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The Weight of Silence

The Weight of Silence

This review of A Quiet Place comes to us from Sam Guthrie.

How do you survive in a world where you’re being hunted by blind monsters that possess a keen sense of hearing? According to the box office hit, A Quiet Place, you plan really well. You prepare, train, and pray that your children don’t make a sound, that life remains muffled, and you know where and when it’s safe to whisper.

In a post-apocalyptic world where a blind alien species has all but wiped out the human race, the Abbott family (parents played by real-life power-couple John Krasinski and Emily Blunt) has…

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Stupid Kids Doing Stupid Stuff

Stupid Kids Doing Stupid Stuff

This little piece comes to us from the Rt. Rev. Scott Benhase.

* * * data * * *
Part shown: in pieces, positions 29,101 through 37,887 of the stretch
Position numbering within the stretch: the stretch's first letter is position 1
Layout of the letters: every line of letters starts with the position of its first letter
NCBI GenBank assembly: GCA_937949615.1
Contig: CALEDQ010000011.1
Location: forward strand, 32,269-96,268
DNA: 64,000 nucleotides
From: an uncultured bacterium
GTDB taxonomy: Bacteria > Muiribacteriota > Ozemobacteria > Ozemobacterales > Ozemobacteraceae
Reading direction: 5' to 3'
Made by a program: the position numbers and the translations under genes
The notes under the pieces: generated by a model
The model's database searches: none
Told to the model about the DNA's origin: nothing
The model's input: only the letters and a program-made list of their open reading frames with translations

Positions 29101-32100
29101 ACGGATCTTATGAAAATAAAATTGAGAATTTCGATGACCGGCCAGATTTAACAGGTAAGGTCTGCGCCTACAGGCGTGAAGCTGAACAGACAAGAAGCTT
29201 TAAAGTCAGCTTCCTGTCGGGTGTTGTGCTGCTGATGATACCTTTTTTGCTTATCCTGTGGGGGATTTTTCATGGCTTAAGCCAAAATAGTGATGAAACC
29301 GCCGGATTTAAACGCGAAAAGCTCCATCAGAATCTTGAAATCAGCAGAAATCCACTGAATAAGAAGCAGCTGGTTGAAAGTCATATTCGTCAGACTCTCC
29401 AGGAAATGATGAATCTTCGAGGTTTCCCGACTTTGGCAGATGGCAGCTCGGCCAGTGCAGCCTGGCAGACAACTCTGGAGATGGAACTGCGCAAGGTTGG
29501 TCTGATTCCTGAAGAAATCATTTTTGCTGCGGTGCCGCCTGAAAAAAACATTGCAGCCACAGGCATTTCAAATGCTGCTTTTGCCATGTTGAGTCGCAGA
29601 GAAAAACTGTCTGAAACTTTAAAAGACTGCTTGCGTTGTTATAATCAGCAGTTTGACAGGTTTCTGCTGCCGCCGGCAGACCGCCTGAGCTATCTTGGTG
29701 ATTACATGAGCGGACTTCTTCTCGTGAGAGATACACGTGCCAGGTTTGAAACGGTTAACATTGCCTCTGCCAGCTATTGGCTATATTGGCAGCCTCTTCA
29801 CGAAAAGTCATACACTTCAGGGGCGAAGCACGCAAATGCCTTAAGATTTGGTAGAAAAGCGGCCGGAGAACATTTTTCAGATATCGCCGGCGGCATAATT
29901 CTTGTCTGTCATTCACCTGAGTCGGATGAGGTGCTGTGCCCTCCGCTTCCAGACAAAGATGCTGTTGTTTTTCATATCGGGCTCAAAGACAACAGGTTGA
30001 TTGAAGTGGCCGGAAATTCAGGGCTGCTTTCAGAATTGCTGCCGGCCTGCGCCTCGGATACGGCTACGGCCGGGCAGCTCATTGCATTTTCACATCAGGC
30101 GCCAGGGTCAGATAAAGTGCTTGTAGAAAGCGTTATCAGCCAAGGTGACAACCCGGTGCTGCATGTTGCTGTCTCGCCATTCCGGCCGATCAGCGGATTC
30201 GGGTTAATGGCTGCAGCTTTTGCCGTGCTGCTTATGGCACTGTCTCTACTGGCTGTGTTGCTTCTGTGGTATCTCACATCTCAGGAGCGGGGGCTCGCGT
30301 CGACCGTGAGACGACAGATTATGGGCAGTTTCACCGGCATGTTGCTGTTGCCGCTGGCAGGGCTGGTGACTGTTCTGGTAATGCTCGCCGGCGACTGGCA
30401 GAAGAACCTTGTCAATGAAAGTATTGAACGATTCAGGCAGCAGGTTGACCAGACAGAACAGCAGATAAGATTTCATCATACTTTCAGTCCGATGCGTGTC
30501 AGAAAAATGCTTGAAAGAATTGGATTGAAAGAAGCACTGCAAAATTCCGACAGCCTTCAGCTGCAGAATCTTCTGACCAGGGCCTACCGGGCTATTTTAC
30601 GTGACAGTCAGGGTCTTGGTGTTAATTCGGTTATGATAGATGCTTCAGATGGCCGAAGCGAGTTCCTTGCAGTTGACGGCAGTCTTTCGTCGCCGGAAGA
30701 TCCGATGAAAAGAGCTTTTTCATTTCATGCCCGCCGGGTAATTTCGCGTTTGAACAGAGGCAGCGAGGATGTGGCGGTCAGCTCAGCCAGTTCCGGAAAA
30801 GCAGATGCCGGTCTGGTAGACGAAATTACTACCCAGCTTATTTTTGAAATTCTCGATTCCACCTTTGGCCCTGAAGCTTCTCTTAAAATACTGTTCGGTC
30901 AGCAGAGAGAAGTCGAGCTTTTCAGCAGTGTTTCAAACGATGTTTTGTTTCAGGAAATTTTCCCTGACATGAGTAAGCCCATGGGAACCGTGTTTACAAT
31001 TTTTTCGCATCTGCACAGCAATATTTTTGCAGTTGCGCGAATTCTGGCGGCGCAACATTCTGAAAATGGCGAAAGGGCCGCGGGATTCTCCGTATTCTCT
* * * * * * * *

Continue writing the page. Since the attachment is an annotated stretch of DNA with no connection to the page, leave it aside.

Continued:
In the film “20th Century Women,” there’s a compelling scene between a mother and her teenaged son. The mother has just brought him home from the hospital; he was rushed there after playing a game with his friends that went wrong. The game involved him hyperventilating while another boy stood behind him, wrapping his arms around his torso, and squeezing. Which caused him to pass out. Normally, a person comes to just a few seconds after this, but in this case, the boy remained unconscious. By the time his distraught…

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Titanic Wills and the Gauntlet of Sacrifice

Titanic Wills and the Gauntlet of Sacrifice

Spoilers ahead.

Consider yourself warned.